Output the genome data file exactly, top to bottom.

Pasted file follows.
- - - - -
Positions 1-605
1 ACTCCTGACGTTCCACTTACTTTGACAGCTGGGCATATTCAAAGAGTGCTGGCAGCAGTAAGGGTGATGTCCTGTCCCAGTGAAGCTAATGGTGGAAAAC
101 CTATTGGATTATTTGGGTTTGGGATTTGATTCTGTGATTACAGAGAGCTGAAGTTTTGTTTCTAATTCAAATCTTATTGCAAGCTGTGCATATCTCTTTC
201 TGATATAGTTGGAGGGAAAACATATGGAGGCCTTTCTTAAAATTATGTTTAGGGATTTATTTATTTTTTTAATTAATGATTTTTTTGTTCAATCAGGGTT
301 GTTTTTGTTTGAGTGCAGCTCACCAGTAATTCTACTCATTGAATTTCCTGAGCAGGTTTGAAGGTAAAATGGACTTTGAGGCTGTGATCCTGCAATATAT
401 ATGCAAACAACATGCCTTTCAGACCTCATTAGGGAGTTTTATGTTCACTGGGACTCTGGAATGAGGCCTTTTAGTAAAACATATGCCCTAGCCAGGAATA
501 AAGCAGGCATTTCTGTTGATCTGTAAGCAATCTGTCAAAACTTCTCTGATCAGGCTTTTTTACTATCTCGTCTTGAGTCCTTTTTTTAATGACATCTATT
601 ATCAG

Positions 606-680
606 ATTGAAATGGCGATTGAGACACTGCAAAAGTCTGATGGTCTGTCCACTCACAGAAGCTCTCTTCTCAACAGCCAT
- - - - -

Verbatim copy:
Positions 1-605
1 ACTCCTGACGTTCCACTTACTTTGACAGCTGGGCATATTCAAAGAGTGCTGGCAGCAGTAAGGGTGATGTCCTGTCCCAGTGAAGCTAATGGTGGAAAAC
101 CTATTGGATTATTTGGGTTTGGGATTTGATTCTGTGATTACAGAGAGCTGAAGTTTTGTTTCTAATTCAAATCTTATTGCAAGCTGTGCATATCTCTTTC
201 TGATATAGTTGGAGGGAAAACATATGGAGGCCTTTCTTAAAATTATGTTTAGGGATTTATTTATTTTTTTAATTAATGATTTTTTTGTTCAATCAGGGTT
301 GTTTTTGTTTGAGTGCAGCTCACCAGTAATTCTACTCATTGAATTTCCTGAGCAGGTTTGAAGGTAAAATGGACTTTGAGGCTGTGATCCTGCAATATAT
401 ATGCAAACAACATGCCTTTCAGACCTCATTAGGGAGTTTTATGTTCACTGGGACTCTGGAATGAGGCCTTTTAGTAAAACATATGCCCTAGCCAGGAATA
501 AAGCAGGCATTTCTGTTGATCTGTAAGCAATCTGTCAAAACTTCTCTGATCAGGCTTTTTTACTATCTCGTCTTGAGTCCTTTTTTTAATGACATCTATT
601 ATCAG

Positions 606-680
606 ATTGAAATGGCGATTGAGACACTGCAAAAGTCTGATGGTCTGTCCACTCACAGAAGCTCTCTTCTCAACAGCCAT